But there's more.  Wondersay lets you change the settings such as font, background, entering effects, leaving effects, and speed.  There are also embed settings so that you can change the size of the object, make the words repeat and make a transparent background.  If you choose not to change any of the settings, then Wondersay will randomly choose new settings every time your words animate.

Here are a few screen shots:

 Settings tab

embed tab

Friday, April 8, 2011

Friday Fun

Today I share with you my Weebly web site of Friday fun!  Feel free to share this site with your students and have fun with these educational activities.  

This week I added Kerpoof and Spore.  Kerpoof offers a lot of fun activities for students to try including: Make a movie, make a drawing, make a card, and much more.  Spore is a creature creator.  It is inventive and creative.  Have fun.  Share with others!

Thursday, April 7, 2011

A Math Challenge

A+ Click Math Skill Test is for students 1st - 12th grade.  Here is how it works.  You can begin solving problems at 1st grade or any grade you'd like. There are graduated sets of problems to solve.  Each problem contains a short description and an image to help visualize the problem.  The problems adapt to the skill of the person answering the problems.  A person must answer 5 problems correctly in a row to move up to the next grade level.  The tests concentrate on understanding, spatial reasoning, and problem solving rather than math rules and theorems.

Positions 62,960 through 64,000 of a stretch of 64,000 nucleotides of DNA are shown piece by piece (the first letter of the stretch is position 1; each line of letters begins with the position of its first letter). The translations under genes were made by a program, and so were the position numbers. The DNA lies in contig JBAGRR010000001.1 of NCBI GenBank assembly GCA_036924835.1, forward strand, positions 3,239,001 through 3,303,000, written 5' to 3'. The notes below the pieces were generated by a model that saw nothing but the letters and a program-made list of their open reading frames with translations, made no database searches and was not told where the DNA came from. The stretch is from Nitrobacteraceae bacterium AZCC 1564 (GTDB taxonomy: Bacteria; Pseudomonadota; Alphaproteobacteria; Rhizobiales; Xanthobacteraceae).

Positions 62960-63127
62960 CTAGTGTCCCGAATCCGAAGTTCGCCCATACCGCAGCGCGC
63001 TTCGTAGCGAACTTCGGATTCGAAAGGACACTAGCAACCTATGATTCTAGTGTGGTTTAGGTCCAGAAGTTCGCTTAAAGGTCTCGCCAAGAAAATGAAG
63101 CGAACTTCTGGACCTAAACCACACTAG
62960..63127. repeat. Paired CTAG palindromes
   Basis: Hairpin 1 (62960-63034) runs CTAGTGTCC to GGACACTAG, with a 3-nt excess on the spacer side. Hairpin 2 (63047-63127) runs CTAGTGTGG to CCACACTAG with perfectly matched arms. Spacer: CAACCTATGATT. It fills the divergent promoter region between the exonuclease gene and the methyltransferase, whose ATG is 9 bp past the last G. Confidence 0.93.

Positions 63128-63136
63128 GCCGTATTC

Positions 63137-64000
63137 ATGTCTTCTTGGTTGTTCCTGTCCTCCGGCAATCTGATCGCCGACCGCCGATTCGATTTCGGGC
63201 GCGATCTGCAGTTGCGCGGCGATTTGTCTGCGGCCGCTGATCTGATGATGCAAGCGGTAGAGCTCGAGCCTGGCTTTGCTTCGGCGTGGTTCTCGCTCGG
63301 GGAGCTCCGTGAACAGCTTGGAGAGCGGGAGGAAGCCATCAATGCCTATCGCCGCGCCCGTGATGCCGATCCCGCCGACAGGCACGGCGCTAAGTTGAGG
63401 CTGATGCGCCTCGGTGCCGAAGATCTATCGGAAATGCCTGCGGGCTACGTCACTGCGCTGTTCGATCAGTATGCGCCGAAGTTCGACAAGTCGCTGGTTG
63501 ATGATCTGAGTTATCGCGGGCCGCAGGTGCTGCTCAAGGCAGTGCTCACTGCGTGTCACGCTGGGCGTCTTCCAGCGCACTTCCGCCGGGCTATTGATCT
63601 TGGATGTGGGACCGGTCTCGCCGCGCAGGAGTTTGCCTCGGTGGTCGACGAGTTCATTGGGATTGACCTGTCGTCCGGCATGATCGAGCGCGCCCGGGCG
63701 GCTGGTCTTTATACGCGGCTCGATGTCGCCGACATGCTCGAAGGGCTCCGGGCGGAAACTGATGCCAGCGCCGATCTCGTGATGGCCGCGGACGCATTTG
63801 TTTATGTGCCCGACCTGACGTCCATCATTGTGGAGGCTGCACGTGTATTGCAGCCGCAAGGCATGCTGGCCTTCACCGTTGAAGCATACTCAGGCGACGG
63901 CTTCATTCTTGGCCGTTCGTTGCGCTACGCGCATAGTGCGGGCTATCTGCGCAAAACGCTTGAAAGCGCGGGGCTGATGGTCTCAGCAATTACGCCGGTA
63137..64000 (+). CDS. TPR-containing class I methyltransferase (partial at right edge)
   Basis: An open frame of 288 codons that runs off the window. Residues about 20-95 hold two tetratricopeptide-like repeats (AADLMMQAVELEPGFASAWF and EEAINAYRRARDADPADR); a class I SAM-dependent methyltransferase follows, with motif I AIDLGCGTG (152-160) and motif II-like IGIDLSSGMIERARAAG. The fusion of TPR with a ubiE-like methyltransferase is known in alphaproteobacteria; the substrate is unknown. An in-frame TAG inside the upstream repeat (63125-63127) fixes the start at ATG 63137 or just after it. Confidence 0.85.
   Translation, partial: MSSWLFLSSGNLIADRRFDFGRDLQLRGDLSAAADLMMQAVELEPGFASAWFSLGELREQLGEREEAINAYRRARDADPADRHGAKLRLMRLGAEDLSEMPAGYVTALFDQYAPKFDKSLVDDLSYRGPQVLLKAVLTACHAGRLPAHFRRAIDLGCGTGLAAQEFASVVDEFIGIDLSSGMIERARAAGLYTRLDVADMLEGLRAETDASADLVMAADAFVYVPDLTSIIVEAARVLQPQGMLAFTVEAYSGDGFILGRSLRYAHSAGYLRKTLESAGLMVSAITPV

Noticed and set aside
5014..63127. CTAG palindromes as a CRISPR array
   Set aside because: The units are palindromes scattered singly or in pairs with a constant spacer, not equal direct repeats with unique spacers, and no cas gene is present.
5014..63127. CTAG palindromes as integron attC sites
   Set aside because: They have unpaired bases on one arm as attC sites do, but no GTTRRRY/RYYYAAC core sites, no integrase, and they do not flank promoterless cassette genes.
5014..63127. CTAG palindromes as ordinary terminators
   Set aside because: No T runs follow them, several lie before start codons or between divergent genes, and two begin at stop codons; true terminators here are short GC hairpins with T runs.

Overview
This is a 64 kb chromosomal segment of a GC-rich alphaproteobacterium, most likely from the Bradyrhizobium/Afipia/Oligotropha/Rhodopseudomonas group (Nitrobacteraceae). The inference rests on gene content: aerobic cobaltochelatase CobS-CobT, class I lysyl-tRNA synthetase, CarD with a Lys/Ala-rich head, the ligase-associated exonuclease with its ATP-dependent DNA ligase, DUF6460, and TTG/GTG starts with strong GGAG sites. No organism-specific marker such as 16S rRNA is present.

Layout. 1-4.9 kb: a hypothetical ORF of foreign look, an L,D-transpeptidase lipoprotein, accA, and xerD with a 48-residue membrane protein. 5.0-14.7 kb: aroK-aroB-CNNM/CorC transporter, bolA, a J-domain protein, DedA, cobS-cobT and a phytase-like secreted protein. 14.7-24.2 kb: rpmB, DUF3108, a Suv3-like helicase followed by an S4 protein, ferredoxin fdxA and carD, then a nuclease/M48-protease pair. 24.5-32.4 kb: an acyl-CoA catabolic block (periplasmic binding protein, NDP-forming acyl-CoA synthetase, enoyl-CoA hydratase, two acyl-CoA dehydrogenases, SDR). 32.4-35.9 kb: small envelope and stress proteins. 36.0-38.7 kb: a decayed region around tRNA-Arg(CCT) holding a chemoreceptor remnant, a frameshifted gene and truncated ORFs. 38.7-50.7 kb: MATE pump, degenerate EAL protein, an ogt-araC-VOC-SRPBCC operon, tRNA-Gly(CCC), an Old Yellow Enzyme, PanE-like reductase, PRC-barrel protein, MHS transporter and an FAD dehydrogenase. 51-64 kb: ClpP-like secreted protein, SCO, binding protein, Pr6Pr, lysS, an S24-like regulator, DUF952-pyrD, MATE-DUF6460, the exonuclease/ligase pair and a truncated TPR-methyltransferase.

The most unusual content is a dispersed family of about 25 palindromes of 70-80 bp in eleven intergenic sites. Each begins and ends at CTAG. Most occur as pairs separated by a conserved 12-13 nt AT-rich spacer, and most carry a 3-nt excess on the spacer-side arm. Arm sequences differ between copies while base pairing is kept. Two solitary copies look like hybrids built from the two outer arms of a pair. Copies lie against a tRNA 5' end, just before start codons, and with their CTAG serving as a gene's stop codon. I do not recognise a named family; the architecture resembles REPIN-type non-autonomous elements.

This site would be a challenge for any student wanting to test their math abilities.  It would be fun to put this on the Smart Board and work through the problems as a class.  It would be a great site to link to your website if you have one.

Wednesday, April 6, 2011

Easy Poster Maker and Much More

Check out this poster maker at Big Huge Labs.  It is as easy as browsing for a photo on your computer, pick a background color, type in a title and additional text if you wish and wa-la!  Poster for you to use on your website, blog, or print out!

I love simple sites like this one!

Here's my poster I created in less than 30 seconds!

Here is another option from Big Huge Labs.  Make trading cards!